Another bonus of approaching your food drive this way is that you can harness the power of buying in bulk (something we know all about from our trips to local produce auctions). Items like rice and dried beans are even more inexpensive when you buy them from a bulk section, which are becoming popular in mainstream grocery stores. If the item your food drive is collecting is on sale one week, you can stock up, and, of course, warehouse stores, like Costco and BJs, are your ace in the hole if you’re a member, when it comes to buying in large quantities.

As with all of our food drives, we encourage you to choose foods that are whole-grain, low-sodium/sugar, and that do not contain high-fructose corn syrup, trans fats or partially hydrogenated oils. Also, please note: We are not able to accept expired or homemade goods, or items in glass. For answer to all other questions, please refer to our Food Bank Tool Kit, or reach out to us at  food@chestercountyfoodbank.org. Good luck on organizing your most successful food drive ever! 


Want to learn more? Check out our mission video, sign up for our newsletter and stay connected. You can also donate food, funds and time to help us achieve our mission. Call (610) 873-6000 to speak to someone about getting involved or to request a tour. Thanks to you, we’re growing a healthier community.


The Chester County Food Bank is the central hunger relief organization serving more than 120 food cupboards, meal sites and social service organizations throughout Chester County. We mobilize our community to ensure access to real, healthy food.

Emily Kovach

Photos: Chester County Food Bank

Goodbye & Hello

How lucky we are at the CC Food Bank to have an amazing group of volunteers and staff! Cheryl Fluharty is one such example who shared with us years of smiles and a passion for our mission. Cheryl began volunteering with the Food Bank nearly eight years ago at our Downingtown location. When we moved to our current location in Exton, Cheryl, along with group of regular volunteers, didn’t skip a beat and continued volunteering. In October 2014, Cheryl transitioned from volunteer to part-time Production Cook to prepare meals for our expanding culinary program and partnership with Meals on Wheels. Her culinary skills and passion for food helped to increase client participation. She was also an integral part of creating Simple Suppers which enables us to serve more people in the community. Simply said, Cheryl cooked with love.

Due to the growth at the CC Food Bank, including the kitchen, the Production Cook now requires full time staff. To that end, we would like to welcome Levi Villagomez. A recent graduate of our FRESHstart Kitchen workforce development program, we are excited to welcome Levi to the team. If you’re volunteering with us or dropping off a food drive, please give Levi a welcoming Hello. Thank you Cheryl for sharing your time and talent with the Chester County Food Bank!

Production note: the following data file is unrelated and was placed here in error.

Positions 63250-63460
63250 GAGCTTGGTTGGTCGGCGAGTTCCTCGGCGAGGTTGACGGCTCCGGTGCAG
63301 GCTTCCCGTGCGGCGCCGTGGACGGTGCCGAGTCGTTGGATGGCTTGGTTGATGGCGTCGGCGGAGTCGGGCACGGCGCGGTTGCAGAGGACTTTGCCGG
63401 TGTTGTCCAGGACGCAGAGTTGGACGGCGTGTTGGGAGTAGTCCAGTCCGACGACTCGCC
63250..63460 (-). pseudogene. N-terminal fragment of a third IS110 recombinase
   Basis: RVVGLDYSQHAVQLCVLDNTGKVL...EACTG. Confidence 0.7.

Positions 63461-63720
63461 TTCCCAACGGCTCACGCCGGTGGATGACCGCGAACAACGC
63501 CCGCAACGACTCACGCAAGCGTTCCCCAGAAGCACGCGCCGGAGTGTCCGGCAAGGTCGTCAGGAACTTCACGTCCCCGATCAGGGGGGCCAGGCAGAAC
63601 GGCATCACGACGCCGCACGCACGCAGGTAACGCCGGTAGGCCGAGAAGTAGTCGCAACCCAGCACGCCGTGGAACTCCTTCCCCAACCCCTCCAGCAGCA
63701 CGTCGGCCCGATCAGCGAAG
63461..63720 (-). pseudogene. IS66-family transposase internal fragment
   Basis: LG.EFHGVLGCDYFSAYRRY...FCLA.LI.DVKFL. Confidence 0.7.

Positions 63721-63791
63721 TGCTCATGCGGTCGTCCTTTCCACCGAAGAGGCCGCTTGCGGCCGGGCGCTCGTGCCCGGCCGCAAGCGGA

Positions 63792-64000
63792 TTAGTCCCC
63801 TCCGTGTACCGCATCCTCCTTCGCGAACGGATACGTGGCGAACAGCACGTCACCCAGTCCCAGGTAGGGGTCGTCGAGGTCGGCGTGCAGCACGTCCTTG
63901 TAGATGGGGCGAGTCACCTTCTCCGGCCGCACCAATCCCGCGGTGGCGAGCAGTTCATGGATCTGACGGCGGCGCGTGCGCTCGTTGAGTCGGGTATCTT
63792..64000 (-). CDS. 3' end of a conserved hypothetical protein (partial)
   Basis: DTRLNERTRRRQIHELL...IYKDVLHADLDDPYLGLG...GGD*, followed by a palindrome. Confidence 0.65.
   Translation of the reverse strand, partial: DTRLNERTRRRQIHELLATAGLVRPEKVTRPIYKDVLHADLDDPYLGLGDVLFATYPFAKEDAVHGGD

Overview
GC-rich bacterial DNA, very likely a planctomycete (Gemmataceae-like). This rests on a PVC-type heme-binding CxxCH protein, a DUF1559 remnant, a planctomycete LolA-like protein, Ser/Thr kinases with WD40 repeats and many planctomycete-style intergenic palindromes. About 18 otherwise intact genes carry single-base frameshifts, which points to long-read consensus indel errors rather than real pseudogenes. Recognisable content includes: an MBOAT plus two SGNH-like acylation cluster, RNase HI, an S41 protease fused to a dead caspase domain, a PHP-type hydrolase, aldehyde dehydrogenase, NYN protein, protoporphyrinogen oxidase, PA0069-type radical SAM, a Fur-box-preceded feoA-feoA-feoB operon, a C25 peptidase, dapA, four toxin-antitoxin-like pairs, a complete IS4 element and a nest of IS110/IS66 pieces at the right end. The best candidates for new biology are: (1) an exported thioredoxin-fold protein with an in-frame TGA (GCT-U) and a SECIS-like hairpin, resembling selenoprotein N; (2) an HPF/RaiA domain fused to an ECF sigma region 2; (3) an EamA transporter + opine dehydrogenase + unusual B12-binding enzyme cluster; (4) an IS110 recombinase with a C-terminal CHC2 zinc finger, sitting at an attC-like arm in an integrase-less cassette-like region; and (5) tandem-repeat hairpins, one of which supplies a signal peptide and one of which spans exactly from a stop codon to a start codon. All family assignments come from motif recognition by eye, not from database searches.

State Food Purchase Budget Falls Short

Take action today! Contact your state and local elected officials and let them know that you support the State Food Purchase Program.

• • •

July 1st marks the beginning of Pennsylvania’s fiscal year, and in most years, the beginning of a new state budget. Part of the budget that we pay most attention to at Chester County Food Bank belongs to the Pennsylvania Department of Agriculture – a line item called ‘State Food Purchase,’ which appropriates funds to the State Food Purchase Program (SFPP) and the Pennsylvania Agricultural Surplus System (PASS).

Pennsylvanians are fortunate to live in one of a few states that provide a state food program. State food programs extend additional support to eligible households struggling with food insecurity. This is a supplement to other federal nutrition assistance programs like The Emergency Food Assistance Program (TEFAP). Throughout the year, CCFB engages with Pennsylvania legislators and our advocate network to support a funding increase to the State Food Purchase budget. Of the total allocation, CCFB receives a portion based upon county unemployment rates and participation in SNAP and the Medical Assistance program.

In fiscal year 2018, Chester County was awarded a share of $325,371 in State Food Purchase funds. Those funds provided nutrition assistance to more than 7,000 households and an additional 70,000 meals at soup kitchens and hot meal sites throughout Chester County.

Along with a network of Food Banks and charitable organizations under the name Hunger Free PA, we asked the state for a combined allocation of $24 million to feed Pennsylvanians in need; $21 million to SFPP and $3 million to PASS. In total, our request would represent 0.07% of the state’s $34 billion budget*. The Pennsylvania state legislature was not swayed by our efforts and did not allocate additional funds in the new State Food Purchase budget.

Over the last 10 years, the average annual increase in funding for the State Food Purchase Program was 0.9%. Meanwhile, over the same 10-year period, the average annual increase in food cost was 1.2%. Since 2014 the average annual increase in food distributed by the Chester County Food Bank is close to 5%. At this rate, the distribution and cost of food for food banks will outpace the state’s food assistance budget in a few years. This will place the burden on us to find additional resources to continue serving our communities with the same quality of healthy food we all deserve.

Take action today!

Contact your state and local elected officials and let them know that you support the State Food Purchase Program.



* Correction: our request would represent .07% of the state’s budget, not .06%.
Photos: Shutterstock, Dish Works

Water Garden Tour Benefits Food Bank (July 27-28)

One of the more unique events of the summer in Chester County is right around the corner, as the Brandywine Valley Water Garden Weekend Tour is slated for July 29-30.

The origins of the event can be traced back to 2005, when a group of approximately 30 pond enthusiasts gathered to use their interest in the elaborate water gardens built by Coatesville-based Turpin Landscaping as a vehicle for philanthropy. The Tour Committee has raised more than $145,000 for the Food Bank.